Building a New Life in a New Home

Before the Syrian civil war started, Enas was an Elementary school science teacher and her husband, Mahmoud, was a small business owner. The couple had two children and lived in Damascus Al-Ghouta.

As was the case for many Syrians, the eruption of a civil war changed almost everything they knew about their home. The war, which entered its seventh year in March, devastated the country and forced millions of Syrians, including Enas, Mahmoud, and their two children, to flee their homes.

“We almost died three times in Syria,” Enas said. “There was no food and no medicine. We had to leave.”

The family fled to Egypt. While there, Enas and her husband found whatever work they could, but it was very difficult for them. One of their children has autism, and Mahmoud has health issues that prevent him from taking certain kinds of work. They also had limited access to resources and few opportunities for their son or Mahmoud to get medical assistance. They managed to make enough money for the rent of an apartment about the size of a single office, 8-feet by 12-feet, in a dangerous neighborhood. Finding help in the country wasn’t an option. All the family could do was survive and hope for better days.

They applied for refugee status while they were in Egypt, but the wait for the American refugee vetting process seemed endless.

“America has a right to pick who comes here,” she said. “But some people really need to come here and get help.”

The good news came in May of 2016. Enas, Mahmoud, and their children were cleared to come to the United States. She still remembers the moment with palpable joy.

The start of the family’s time in America went as well as Enas could have hoped. One of the family’s case managers, Katie Carver, greeted them at the airport on June 28th, 2016, a date that Enas will remember forever. Katie took the family to live with a temporary host family while World Relief Spokane staff worked to find them affordable housing. The kindness of their hosts left an impact on the family.

“When we left, I was crying,” Enas said. “I didn’t want to leave them.”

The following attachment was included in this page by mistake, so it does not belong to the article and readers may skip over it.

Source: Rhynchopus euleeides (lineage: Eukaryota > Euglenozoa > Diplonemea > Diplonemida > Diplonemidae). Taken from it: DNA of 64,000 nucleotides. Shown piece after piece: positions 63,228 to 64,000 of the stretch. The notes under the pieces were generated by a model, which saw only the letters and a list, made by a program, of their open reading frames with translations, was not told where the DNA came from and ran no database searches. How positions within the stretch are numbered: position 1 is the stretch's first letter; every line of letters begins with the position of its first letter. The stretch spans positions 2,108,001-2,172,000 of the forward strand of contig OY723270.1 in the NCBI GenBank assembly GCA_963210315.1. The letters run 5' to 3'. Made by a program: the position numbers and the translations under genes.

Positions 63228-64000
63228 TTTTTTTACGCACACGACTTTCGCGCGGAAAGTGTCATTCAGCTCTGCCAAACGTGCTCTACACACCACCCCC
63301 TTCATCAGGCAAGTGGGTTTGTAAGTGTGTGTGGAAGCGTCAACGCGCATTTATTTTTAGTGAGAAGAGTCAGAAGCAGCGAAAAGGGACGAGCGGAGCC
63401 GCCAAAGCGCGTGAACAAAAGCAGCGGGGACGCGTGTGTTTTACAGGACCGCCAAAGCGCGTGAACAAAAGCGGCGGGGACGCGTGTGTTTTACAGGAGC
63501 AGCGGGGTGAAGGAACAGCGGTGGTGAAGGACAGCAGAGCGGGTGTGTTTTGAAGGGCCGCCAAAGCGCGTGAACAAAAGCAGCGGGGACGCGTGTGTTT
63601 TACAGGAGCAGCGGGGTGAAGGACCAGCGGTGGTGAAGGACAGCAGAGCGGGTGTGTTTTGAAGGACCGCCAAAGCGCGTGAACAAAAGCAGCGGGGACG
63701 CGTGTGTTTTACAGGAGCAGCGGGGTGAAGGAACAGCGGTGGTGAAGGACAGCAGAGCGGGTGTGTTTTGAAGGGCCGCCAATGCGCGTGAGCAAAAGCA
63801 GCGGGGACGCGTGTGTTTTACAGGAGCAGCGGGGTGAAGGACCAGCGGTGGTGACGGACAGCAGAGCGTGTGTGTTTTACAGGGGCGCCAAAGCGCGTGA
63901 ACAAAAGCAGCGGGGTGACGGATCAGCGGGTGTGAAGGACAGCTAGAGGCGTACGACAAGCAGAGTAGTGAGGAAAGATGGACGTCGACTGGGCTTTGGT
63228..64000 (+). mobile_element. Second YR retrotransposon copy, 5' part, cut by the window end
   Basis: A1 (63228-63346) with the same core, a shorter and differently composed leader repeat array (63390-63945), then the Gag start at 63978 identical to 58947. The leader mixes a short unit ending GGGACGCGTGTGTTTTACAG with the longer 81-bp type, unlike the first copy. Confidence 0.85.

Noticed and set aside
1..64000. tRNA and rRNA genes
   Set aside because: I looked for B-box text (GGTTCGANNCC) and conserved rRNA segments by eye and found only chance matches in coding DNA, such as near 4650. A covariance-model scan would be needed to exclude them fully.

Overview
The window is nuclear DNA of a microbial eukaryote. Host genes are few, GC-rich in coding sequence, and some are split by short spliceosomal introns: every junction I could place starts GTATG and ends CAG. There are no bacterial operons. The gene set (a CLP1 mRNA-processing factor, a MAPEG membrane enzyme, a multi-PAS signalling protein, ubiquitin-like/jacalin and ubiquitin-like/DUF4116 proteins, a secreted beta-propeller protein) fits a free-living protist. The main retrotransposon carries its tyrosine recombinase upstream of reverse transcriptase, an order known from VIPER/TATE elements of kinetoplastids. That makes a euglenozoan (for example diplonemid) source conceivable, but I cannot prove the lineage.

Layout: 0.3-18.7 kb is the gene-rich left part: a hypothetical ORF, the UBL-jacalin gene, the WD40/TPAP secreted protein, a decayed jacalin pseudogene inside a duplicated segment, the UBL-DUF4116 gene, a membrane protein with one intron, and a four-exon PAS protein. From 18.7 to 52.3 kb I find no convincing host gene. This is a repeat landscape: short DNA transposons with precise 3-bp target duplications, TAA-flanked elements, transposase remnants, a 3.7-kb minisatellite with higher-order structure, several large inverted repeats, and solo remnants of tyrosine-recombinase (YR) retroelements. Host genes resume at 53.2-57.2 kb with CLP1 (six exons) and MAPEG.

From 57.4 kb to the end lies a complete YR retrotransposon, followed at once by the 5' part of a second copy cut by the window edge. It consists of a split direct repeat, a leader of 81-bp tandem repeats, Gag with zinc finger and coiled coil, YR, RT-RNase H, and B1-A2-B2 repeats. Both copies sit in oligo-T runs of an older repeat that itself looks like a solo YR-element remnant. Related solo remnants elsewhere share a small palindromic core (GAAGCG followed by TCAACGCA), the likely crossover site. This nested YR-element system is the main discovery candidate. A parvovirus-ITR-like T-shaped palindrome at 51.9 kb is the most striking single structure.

World Relief helped them move into their new home, an apartment in north Spokane. With the exception of some small issues surrounding obtaining a recycling bin (the family wanted to be sure they could recycle in their new home), the move went smoothly and they took another step closer to having a normal life again.

Mark Finney, one of the family’s former case managers and current World Relief Spokane director, remembers the move-in well.

“From the day Enas arrived in Spokane I would describe her as hospitable and full of grace. Even when we were still moving furniture into their first apartment she was making tea and snacks for us.”

As is the case for many families that World Relief resettles, transitioning from Egypt to the United States was far from easy for Enas and Mahmoud. Heath issues exacerbated the difficulties of adjusting to life in the United States, and Enas’s son still needed extra help in school. It was also very difficult to navigate through Spokane while speaking very little English.

“Though it’s been hard for everyone, I’ve watched Enas persevere, fight for her family, grow leaps and bounds in English, learn to drive, and hold her family together despite all the huge challenges. I look forward to seeing her every time she’s in the office,” said Jami Austing, one of World Relief’s medical specialists.

When their time in the standard resettlement program was nearly up, Enas and Mahmoud joined PRIME, a World Relief program that assists refugees who need extended help.

World Relief staff also connected the family with a volunteer to help navigate the maze of the American healthcare system. Enas also exudes gratefulness for Melissa, the family’s PRIME case manager, “Melissa has done a lot for us.”

If you asked Melissa, she would say that the privilege was hers.

“Working alongside Enas and her family has been an incredible gift and privilege. Watching her continual perseverance, growth and courage through challenging times has brought me deep hope.”

When asked about her dreams for life in the United States, Enas laid out two wishes: “I want my son and husband to be healthy,” she said. “And I want to be a teacher’s assistant. I love kids.”

If you would like to make a difference in the lives of refugees like Enas, we recommend becoming a monthly donor or a volunteer.

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